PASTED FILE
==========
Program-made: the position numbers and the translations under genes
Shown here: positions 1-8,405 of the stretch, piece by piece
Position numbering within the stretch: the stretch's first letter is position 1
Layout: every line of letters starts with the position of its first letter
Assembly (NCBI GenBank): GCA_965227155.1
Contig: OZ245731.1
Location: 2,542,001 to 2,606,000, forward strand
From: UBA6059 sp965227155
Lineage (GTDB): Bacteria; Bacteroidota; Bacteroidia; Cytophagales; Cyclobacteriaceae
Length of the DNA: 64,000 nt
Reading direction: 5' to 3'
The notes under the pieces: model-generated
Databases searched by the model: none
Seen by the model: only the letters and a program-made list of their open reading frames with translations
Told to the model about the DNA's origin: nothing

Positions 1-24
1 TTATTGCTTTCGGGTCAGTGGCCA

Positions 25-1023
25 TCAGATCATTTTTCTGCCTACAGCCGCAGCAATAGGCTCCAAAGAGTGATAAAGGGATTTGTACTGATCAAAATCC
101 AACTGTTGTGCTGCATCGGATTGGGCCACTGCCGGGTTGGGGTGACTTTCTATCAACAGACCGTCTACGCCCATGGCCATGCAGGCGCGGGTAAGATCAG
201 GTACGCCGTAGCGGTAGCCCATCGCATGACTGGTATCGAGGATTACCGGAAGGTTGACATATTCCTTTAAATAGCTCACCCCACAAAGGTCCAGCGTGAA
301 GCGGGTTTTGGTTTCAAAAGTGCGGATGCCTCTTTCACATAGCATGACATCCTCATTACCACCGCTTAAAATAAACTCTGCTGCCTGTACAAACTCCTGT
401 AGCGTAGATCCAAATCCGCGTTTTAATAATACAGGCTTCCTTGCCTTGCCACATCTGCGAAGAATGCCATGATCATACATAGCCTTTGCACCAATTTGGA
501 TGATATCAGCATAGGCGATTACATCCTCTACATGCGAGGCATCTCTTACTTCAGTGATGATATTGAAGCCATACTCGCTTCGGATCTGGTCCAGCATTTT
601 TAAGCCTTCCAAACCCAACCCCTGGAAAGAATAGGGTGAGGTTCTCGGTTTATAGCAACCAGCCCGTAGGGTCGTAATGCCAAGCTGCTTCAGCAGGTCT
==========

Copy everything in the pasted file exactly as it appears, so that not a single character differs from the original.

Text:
Program-made: the position numbers and the translations under genes
Shown here: positions 1-8,405 of the stretch, piece by piece
Position numbering within the stretch: the stretch's first letter is position 1
Layout: every line of letters starts with the position of its first letter
Assembly (NCBI GenBank): GCA_965227155.1
Contig: OZ245731.1
Location: 2,542,001 to 2,606,000, forward strand
From: UBA6059 sp965227155
Lineage (GTDB): Bacteria; Bacteroidota; Bacteroidia; Cytophagales; Cyclobacteriaceae
Length of the DNA: 64,000 nt
Reading direction: 5' to 3'
The notes under the pieces: model-generated
Databases searched by the model: none
Seen by the model: only the letters and a program-made list of their open reading frames with translations
Told to the model about the DNA's origin: nothing

Positions 1-24
1 TTATTGCTTTCGGGTCAGTGGCCA

Positions 25-1023
25 TCAGATCATTTTTCTGCCTACAGCCGCAGCAATAGGCTCCAAAGAGTGATAAAGGGATTTGTACTGATCAAAATCC
101 AACTGTTGTGCTGCATCGGATTGGGCCACTGCCGGGTTGGGGTGACTTTCTATCAACAGACCGTCTACGCCCATGGCCATGCAGGCGCGGGTAAGATCAG
201 GTACGCCGTAGCGGTAGCCCATCGCATGACTGGTATCGAGGATTACCGGAAGGTTGACATATTCCTTTAAATAGCTCACCCCACAAAGGTCCAGCGTGAA
301 GCGGGTTTTGGTTTCAAAAGTGCGGATGCCTCTTTCACATAGCATGACATCCTCATTACCACCGCTTAAAATAAACTCTGCTGCCTGTACAAACTCCTGT
401 AGCGTAGATCCAAATCCGCGTTTTAATAATACAGGCTTCCTTGCCTTGCCACATCTGCGAAGAATGCCATGATCATACATAGCCTTTGCACCAATTTGGA
501 TGATATCAGCATAGGCGATTACATCCTCTACATGCGAGGCATCTCTTACTTCAGTGATGATATTGAAGCCATACTCGCTTCGGATCTGGTCCAGCATTTT
601 TAAGCCTTCCAAACCCAACCCCTGGAAAGAATAGGGTGAGGTTCTCGGTTTATAGCAACCAGCCCGTAGGGTCGTAATGCCAAGCTGCTTCAGCAGGTCT